Paris, photos and terror – a meditation

Regardless of what I had thought to write this week, recent events prompt me to publish some photos instead. My wife and I visited Paris in May and though I’ve posted a few of these pictures earlier on Facebook and Ello, I hadn’t got Stops and Stories up to speed then, so they are new here.

Paris: From Place de la Concord to the Eiffel Tower
Paris: From Place de la Concord to the Eiffel Tower

Paris is an iconic city, with iconic buildings. It’s hardly surprising it should be a target for people who have demonstrated a hatred of icons other than their own black flag and the book they interpret at will.

Blue light in Paris
Blue light in Paris

Paris is a city of light and colour, of freedom and dreams. Those who attacked Paris last Friday hate the light. For them, colour is an enemy. Their flag is black. For them, freedom is enfeeblement. They cannot allow any dream but their own, and they dream of death.

Paris: Outside La Dauphine
Paris: Outside La Dauphine

Paris is a city filled with the vibrancy of people from different backgrounds, cultures and beliefs meeting in both love and debate (and the love of debate). Those who attacked Paris last Friday hate these things. They hate difference, discussion, debate.

Paris: Facade of the Arabic World Institute/Institut du Monde Arabe
Paris: Facade of the Arabic World Institute/Institut du Monde Arabe

They probably hate the portrait of early Islam painted in the Arab World Institute. At least six of the people murdered on Friday were from the Moslem community of France (and by far the majority of all victims of this terrorism world-wide are Moslems).

Paris: The Louvre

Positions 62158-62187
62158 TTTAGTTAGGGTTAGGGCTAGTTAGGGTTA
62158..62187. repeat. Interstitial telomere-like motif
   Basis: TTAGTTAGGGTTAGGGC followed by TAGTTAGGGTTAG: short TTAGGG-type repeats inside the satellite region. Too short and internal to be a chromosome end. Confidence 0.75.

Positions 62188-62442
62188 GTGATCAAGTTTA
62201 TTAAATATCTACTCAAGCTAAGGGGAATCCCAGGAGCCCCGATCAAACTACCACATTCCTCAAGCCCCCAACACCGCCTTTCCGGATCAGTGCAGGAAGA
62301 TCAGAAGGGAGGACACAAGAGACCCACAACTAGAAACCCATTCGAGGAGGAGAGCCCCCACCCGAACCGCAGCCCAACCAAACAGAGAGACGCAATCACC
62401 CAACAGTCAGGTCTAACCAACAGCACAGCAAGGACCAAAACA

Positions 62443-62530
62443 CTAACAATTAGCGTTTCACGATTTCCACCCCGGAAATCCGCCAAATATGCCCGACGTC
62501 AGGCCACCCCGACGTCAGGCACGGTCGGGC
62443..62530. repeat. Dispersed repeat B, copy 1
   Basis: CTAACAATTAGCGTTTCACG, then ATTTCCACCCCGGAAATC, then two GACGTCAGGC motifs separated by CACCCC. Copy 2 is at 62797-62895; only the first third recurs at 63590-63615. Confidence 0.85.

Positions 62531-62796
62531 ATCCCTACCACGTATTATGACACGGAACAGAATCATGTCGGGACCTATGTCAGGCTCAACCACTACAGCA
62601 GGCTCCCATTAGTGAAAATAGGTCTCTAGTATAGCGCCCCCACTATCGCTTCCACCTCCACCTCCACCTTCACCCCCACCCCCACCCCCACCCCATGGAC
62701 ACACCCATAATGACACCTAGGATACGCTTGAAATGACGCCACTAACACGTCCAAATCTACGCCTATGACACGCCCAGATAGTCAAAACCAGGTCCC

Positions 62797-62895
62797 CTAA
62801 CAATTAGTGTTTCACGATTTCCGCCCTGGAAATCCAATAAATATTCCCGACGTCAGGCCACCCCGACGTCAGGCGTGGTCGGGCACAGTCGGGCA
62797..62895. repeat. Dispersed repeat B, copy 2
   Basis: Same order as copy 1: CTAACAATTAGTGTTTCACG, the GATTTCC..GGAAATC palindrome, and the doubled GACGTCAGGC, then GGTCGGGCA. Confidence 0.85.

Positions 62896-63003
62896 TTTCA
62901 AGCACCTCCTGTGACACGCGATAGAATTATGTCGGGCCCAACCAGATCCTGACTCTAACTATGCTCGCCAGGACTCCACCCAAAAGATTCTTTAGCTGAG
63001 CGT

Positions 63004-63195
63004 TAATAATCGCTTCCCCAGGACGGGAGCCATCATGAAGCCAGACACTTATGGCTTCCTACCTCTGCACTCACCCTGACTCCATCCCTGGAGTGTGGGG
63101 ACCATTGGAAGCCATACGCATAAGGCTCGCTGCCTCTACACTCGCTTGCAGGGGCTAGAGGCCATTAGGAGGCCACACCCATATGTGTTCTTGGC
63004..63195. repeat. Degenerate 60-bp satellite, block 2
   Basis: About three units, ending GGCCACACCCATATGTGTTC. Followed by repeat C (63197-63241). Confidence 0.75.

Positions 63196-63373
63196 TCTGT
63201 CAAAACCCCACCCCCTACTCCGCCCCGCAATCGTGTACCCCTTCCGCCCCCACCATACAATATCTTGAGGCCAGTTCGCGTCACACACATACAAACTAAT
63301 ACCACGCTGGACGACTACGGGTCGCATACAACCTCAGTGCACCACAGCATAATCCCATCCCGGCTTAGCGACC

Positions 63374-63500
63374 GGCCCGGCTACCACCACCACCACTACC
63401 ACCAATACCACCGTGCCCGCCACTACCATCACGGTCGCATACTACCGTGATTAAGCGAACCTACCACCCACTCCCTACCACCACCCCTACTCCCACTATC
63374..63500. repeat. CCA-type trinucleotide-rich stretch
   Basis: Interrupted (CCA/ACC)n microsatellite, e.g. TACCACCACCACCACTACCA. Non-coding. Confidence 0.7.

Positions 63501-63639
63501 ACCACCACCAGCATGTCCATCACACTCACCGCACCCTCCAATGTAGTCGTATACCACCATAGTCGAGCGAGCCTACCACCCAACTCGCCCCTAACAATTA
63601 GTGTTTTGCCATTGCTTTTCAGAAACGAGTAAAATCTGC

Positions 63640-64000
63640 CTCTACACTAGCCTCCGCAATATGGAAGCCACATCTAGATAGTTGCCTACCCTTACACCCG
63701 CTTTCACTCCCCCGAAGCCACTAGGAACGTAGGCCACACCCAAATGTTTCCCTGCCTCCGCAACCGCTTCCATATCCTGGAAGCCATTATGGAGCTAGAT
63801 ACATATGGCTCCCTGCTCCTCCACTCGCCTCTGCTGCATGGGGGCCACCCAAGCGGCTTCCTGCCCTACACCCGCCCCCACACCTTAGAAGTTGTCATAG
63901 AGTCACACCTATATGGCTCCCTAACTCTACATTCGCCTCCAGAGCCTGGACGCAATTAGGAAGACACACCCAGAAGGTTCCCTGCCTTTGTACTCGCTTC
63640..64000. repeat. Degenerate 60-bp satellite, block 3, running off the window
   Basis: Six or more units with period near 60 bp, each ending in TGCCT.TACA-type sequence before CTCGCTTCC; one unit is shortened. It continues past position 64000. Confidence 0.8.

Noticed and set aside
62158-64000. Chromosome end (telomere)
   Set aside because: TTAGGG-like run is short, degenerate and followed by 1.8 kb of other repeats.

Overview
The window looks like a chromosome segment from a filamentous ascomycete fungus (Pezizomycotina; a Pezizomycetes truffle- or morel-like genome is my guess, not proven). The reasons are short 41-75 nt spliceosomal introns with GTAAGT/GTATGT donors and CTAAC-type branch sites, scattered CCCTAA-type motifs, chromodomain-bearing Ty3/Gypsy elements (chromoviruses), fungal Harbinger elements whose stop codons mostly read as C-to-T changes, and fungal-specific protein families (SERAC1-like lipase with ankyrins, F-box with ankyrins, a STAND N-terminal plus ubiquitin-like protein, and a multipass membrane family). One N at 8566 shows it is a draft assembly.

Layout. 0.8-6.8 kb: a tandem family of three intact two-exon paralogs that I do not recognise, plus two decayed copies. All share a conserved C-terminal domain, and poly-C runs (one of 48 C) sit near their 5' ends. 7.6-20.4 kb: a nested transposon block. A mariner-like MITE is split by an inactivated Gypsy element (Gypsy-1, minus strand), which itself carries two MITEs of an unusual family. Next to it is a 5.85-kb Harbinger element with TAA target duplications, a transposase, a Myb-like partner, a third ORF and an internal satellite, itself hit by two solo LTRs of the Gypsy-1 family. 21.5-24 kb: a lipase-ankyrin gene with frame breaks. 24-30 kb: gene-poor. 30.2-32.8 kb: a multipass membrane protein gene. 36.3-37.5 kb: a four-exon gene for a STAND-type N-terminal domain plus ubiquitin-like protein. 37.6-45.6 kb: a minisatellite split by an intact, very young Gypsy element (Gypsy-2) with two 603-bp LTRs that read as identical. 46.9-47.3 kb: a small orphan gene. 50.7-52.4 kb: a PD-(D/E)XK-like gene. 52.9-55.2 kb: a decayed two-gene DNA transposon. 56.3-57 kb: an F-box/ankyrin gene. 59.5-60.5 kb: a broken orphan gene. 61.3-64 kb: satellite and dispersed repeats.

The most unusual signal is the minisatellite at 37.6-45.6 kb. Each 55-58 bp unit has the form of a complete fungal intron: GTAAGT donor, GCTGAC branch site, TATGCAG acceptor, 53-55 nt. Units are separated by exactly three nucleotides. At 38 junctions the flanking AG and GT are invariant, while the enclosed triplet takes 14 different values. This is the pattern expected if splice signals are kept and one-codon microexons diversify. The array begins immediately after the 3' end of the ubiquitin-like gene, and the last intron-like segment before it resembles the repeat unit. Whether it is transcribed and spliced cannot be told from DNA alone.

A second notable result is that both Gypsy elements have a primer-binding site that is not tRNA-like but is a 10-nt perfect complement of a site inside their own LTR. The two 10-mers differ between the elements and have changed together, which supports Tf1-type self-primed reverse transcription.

Paris: The Louvre

It’s only 70 years since another group of people threatened Paris. People who also worshipped the dark, who dressed in black, who dreamed of death. They planned to destroy the city, all its buildings, all its icons, all its art and, if necessary, all its people. They failed.

Paris: Notre Dame
Paris: Notre Dame

Why are we afraid that a handful of fanatics might succeed where the German army of occupation, with all its resources, with all the will of Nazi ideology, yet failed? These recent events, terrible though they are to all caught up in them directly or indirectly, heartrending though we may find them, are insignificant in the stream of history. They make a little splash in the flowing waters of time, and then the waters close over them and flow on.

Paris: Pont Marie from Pont Louise-Phillipe at night
Paris: Pont Marie from Pont Louise-Phillipe at night

This morning on the radio I listened to an interview with Phillipe Sands and Niklas Frank. The one is not only a Professor of International law, he is also the grandchild of a Jewish family murdered in the holocaust in Poland. The other is the son of Hans Frank, the Nazi Governor-General of occupied Poland during World War II. The two have recently collaborated on a documentary What Our Fathers Did: A Nazi Legacy. Phillipe Sands made the point, how, 70 years down the line, who can say whether a child of Friday’s victims and a child of Friday’s murderers may not also sit with one another in friendship?

Paris: Pont Marie from Pont Louise-Phillipe in daylight
Paris: Pont Marie from Pont Louise-Phillipe in daylight

Now is a time to mourn, but not a time to despair. And, if you can, save some pity for the miserable men and women who committed this atrocity. What tortured, distorted, dull and infected minds they must have lived with to bring them to a situation where murdering their brothers and sisters seemed like a good idea.

Paris: Statue of Cain
Paris: Statue of Cain – the damage I’ve done

This article was written for the #Blogg52 challenge.

I originally published this article on the separate Stops and Stories website. Transferred here with a little polishing for SEO and a new featured image 14 November 2017.

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